‘Tunisian murder suspects escaped to Libya’


This video from Tunisia is about the many people at the funeral of murdered Leftist politician Chokri Belaid.

From Tunis Afrique Presse (Tunis):

Libya: ‘Two Suspects in Chokri Belaid’s Assassination Escaped to Libya’ – PPDU S-G

17 April 2013

Tunis — “Two suspects involved in the assassination of Chokri Belaid are now in Beni Walid (Libya)”, Secretary-General of the Unified Patriotic Democratic Party (PPDU) Zied Lakhdhar told TAP.

During the sit-in staged each Wednesday outside the Ministry of the Interior to claim truth about the assassination of Chokri Belaid, the Secretary-General of PPDU said “former Minister of the Interior Ali Larayedh and Tunisia’s Ambassador to Libya would be involved in the escape of the two suspects”.

Tunisian dinosaur age mammal tracks discovery


This video from the USA says about itself:

During Demise Of Dinosaurs, Early Mammals Had Reason To Smile

Although humans never walked with dinosaurs, some of our earliest ancestors seem to have done so. Dr. Gregory P. Wilson, an Adjunct Curator of Vertebrate Paleontology and Assistant Professor of Biology at the Burke Museum of the University of Washington, is the lead author of a study that was published in Nature, titled Adaptive Radiation of Multituberculate Mammals Before the Extinction of Dinosaurs. Wilson’s findings challenge a long-held notion that the Cretaceous-Tertiary (K-T) extinction event was the launchpad for mammalian evolution into a diverse and proliferative group.

From Cretaceous Research:

First report of mammal-like tracks from the Cretaceous of North Africa (Tunisia)

Michela Contessi

Abstract

This paper describes Cretaceous mammal-like tracks from southern Tunisia. The tracks, referred to the Cenomanian Kerker Member of the Zebbag Formation, are the first mammal-like footprints reported from the Cretaceous of North Africa. The good preservation of the two tracks and their distinctive morphology support their attribution to a mammalian trackmaker, although the limited available data prevents attribution to a specific ichnotaxon. Morphologically, the Tunisian tracks resemble those of modern Mustelidae, however, based on mammalian faunas in the Cretaceous of Africa, they probably have affinity with members of Multituberculate family. Theropod dinosaur and bird tracks occur on the same track-bearing layer. The sediments are interpreted as an arid tidal flat environment, suggesting that African mammals might have shared their environment with a diverse fauna of larger animals.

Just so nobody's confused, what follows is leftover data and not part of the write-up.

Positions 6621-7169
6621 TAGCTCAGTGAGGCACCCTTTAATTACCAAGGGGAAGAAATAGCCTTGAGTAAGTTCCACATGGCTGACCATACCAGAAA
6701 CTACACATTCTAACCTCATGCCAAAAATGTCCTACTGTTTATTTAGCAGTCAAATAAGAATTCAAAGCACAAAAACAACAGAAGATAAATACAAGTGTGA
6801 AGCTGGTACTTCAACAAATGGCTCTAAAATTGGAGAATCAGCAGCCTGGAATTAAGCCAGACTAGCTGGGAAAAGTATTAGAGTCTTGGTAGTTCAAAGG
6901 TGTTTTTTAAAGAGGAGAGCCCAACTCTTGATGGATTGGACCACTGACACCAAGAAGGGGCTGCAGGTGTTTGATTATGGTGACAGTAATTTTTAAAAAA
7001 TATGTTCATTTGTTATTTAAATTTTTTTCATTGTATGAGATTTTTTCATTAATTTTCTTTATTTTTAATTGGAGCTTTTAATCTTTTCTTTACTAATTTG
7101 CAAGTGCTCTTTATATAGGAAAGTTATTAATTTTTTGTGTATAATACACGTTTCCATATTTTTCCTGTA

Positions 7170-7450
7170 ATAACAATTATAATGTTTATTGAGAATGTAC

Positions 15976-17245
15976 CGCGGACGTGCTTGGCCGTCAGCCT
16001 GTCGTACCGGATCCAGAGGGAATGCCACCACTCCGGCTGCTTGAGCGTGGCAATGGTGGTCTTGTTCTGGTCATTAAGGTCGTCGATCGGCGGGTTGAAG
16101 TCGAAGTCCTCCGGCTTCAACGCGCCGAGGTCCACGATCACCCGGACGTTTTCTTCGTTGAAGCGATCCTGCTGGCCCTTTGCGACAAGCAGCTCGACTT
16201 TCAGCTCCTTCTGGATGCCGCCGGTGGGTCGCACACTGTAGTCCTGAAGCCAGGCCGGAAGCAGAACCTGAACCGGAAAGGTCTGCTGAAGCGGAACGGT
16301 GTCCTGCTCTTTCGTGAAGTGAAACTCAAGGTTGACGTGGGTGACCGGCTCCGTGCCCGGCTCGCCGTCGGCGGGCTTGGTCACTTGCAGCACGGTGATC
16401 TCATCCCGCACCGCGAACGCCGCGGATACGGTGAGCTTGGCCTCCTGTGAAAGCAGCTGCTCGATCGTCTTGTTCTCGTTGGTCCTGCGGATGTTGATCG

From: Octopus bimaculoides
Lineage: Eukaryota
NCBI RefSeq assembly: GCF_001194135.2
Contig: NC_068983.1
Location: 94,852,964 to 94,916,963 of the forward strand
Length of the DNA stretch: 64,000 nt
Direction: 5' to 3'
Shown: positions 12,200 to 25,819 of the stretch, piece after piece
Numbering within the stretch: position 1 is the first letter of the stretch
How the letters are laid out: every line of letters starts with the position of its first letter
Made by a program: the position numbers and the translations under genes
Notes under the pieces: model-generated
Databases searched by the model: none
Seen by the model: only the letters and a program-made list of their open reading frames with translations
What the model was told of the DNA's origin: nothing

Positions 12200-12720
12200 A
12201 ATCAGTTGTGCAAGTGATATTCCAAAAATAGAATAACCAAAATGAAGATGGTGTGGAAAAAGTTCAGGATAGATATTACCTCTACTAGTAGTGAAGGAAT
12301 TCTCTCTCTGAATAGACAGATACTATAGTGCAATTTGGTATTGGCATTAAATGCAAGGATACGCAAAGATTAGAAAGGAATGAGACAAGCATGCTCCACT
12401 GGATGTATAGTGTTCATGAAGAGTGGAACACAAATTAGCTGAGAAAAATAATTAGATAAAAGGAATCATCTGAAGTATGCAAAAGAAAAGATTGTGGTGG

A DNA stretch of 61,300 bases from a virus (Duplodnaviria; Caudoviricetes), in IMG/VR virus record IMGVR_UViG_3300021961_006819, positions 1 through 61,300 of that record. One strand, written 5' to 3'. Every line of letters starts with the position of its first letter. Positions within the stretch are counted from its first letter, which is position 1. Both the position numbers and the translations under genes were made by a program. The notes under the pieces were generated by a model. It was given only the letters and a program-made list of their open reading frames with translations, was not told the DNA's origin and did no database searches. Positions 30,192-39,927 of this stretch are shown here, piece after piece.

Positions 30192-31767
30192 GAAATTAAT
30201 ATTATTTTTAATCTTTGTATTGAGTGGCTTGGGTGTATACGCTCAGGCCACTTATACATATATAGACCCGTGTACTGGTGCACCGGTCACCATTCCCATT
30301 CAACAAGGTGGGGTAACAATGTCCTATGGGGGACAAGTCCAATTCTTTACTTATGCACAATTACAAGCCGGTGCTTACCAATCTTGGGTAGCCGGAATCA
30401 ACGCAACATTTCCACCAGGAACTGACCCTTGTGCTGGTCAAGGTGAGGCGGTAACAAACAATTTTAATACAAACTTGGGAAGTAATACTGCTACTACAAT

Highlights

► Two mammal-like tracks from the Cenomanian of North Africa are described here. ► Footprints described here represent the oldest evidence of mammals in Tunisia. ► Available data suggest affinities of the trackmaker with a multituberculate mammal.

Tunisian waterbirds news


This video says about itself:

Migration of Black kites and White Storks at Cap Bon, Tunisia between 24 &30 April 2009 with Bee-eaters, Egyptian vulture & Short-toed eagle.

From Tunis Afrique Presse (Tunis):

Tunisia: New Site On Ramsar List

25 January 2013

Tunis — The Complexe Lac de Tunis, a site covering 2,243 hectares including the Northern and Southern Lakes of the Tunis city, has been put on the Ramsar list as an important new Wetland of International Importance.

This was announced by Tunisia’s General Forests Department and World Wide Fund For Nature (WWF) Tunisia as part of the project “Wetlands: A Habitat for Men and Nature.”

According to WWF, this site constitutes an ideal nesting ground for several waterbirds and wintering ground for migrating species, such as the Greater Flamingo, and offers a rich flora for several fish species.

Tunisia has 38 Ramsar sites covering 828,285 hectares, and two more sites are waiting to be added to the list in the coming days, according to information posted on “TunWet” website (a network of Tunisian environmental associations endeavouring for the protection of wetlands).

WWF Tunisia and the General Forests Department dedicated this designation to Dr. Luc Hoffmann, WWF co-founder and one of the “Founding Fathers” of the Ramsar Convention, on his 90th birthday (January 23).

Adopted in 1971 in Iran, the Ramsar Convention is an intergovernmental treaty that embodies the commitments of its member countries to maintain the ecological character of their wetlands of International Importance and to plan for the “wise use,” of sustainable use, of all of the wetlands in their territories.